Written by Ed Brubaker with art and lettering by Sean Phillips and colors by Jacob Phillips, Image Comics’ Pulp is a fresh spin on a plot we’ve seen before. An old man, Max Winter, with his glory days behind him, is given one last shot to stand against injustice and possibly go out in a blaze of glory. It’s a familiar story. But this creative team makes it feel fresh by dialing back the action and romanticization, and allowing their main characters’ fears and dreams to take precedence.
Under “understated” in the dictionary, there should be a note that says “see: Pulp.” It’s literally a comic about cowboys and nazis, yet it spends more time on Winter’s fear of old age and death. There’s a lot of text on every page of this comic, yet it feels quiet, because most of what is written is going on in Max’s head. He’s contemplating his place in the world and what he’s going to be leaving his wife when he’s gone. This could feel more like sitting down for a lecture than reading a comic, if Brubaker didn’t only tell us what we need to know to understand the character.
Revelations in this graphic novel have a habit of happening “off panel.” Max talks about his brother’s death almost nonchalantly, and the death isn’t even shown. We know Max had a wife and daughter, but it’s only ever inferred what happened to them. Max refuses to go into further detail, even in his own mind. His inability to revisit the details tells us more than any explanation about his wife and daughter could. Max even thinks to himself at one point, “I guess when you’ve lived this long, your silences can say as much as your words.” It’s Brubaker’s empathy for the character — his refusal to drag Max back through his painful past for the sake of exposition — that gives this graphic novel its understated brilliance.
Sean Phillips doesn’t want the flashy action scenes to take center stage in this comic. They could. There are car chases, plenty of gun fights, a mugging — the list goes on. But these moments in the graphic novel seem to fly by. A simple conversation between Max and his editor takes up three full pages. A car chase is over in a page and a half. It’s because these moments aren’t the moments that make Max who he is. As much of a gun-slinging cowboy as he once was, it’s clear from the get go that he wants a quiet life. He writes an ending for the characters in his cowboy magazine where they ride off to Mexico and retire. We see the pain on his face as his editor slashes that part out of the script. He wants that for his characters because he wants it for himself.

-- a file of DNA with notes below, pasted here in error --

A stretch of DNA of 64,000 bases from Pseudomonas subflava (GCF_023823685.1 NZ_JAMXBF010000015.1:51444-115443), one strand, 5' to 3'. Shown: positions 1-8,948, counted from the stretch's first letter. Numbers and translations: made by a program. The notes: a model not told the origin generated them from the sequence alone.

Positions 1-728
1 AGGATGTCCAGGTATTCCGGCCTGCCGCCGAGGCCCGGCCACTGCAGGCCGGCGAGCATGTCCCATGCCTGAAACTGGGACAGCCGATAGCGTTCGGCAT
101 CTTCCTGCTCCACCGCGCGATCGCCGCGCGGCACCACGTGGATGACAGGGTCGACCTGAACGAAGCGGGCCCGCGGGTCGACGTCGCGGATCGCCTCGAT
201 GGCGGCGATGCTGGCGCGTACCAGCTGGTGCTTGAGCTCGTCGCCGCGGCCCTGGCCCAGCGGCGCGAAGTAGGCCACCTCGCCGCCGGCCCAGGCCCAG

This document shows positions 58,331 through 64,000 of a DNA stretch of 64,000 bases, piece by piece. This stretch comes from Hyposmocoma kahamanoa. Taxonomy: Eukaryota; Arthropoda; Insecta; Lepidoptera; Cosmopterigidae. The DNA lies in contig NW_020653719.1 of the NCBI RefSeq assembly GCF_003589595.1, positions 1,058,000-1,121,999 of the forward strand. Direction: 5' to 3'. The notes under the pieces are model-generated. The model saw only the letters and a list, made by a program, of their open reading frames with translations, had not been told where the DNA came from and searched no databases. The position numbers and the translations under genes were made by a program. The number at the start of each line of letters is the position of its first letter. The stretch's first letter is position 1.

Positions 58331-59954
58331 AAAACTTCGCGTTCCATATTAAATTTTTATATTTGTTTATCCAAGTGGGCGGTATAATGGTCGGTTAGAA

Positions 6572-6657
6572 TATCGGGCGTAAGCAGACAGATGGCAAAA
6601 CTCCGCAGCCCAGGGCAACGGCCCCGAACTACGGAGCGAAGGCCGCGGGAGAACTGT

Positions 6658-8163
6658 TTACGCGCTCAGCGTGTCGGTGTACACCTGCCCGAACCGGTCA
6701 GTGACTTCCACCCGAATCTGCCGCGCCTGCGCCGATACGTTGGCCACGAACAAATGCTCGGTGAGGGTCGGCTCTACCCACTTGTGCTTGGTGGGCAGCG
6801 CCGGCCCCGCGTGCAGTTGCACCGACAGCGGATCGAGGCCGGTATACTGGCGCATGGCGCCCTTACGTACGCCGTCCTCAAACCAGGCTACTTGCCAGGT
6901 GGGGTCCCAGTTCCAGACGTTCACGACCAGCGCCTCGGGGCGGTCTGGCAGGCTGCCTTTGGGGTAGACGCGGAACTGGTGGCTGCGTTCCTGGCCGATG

We also see Max reminisce about the old days a lot. But the details are often foggy. Rarely are the faces of the characters in Max’s flashbacks given as much detail as the ones in Max’s present day life. And it’s even rarer in Max’s memories that we see Max or his partner Spike facing us. Their faces are obscured by shadow, or they’re looking in the other direction. It gives us distance. But we also see the moments that, for Max, still feel like they happened yesterday. Max remembers his brother being shot off his horse in vivid detail. He remembers seeing Spike, one last time, a man empty without adventure. We know that the real thing that makes Max feel so old, is that he’s outlived all the people closest to him.
Jacob Phillips not only brings us into Max’s mindset, but creates an ode to old comics at the same time. Phillips colors Max’s flashbacks, which were introduced as stories from his Western Magazine, with two or three colors. It looks like something out of the Sunday paper, when colorists had four or five options to pick from. Phillips throws us back into the world of old comics, to show us how Max feels about reliving his past. The scenes may be colored simply, but they look breathtaking. So we see those memories as a time when things were simpler, but more beautiful for it.
Most of the rest of the graphic novel looks pretty bleak. Max is tired, and his world looks tired with him. But there are a few moments of sudden color. Rosa, Max’s wife, is always depicted in warm colors. In fact, every scene she’s in is colored with a warmer palette. We get the sense that she brightens every room she’s in. And there are a couple times that we see Max against a red background. It’s when he feels close to death, when he’s in danger that this happens. It’s fitting then that he wears red in all of his memories of being a cowboy. Max Winter was cloaked in death in those days, and maybe that’s what made him feel so alive.
With Pulp, Brubaker, Phillips and Phillips have given us Inglourious Basterds with the volume turned down. It’s an intimate revenge comic that somehow manages to feel deeply empathetic. Image Comics’ Pulp doesn’t want to get your heart racing with easy thrills. It wants you to contemplate the mark you leave on your world. It wants you to stop lusting after a life of adventure, and start working towards beautiful simplicity. Pulp is out July 29th from Image Comics, and it’s a must-read.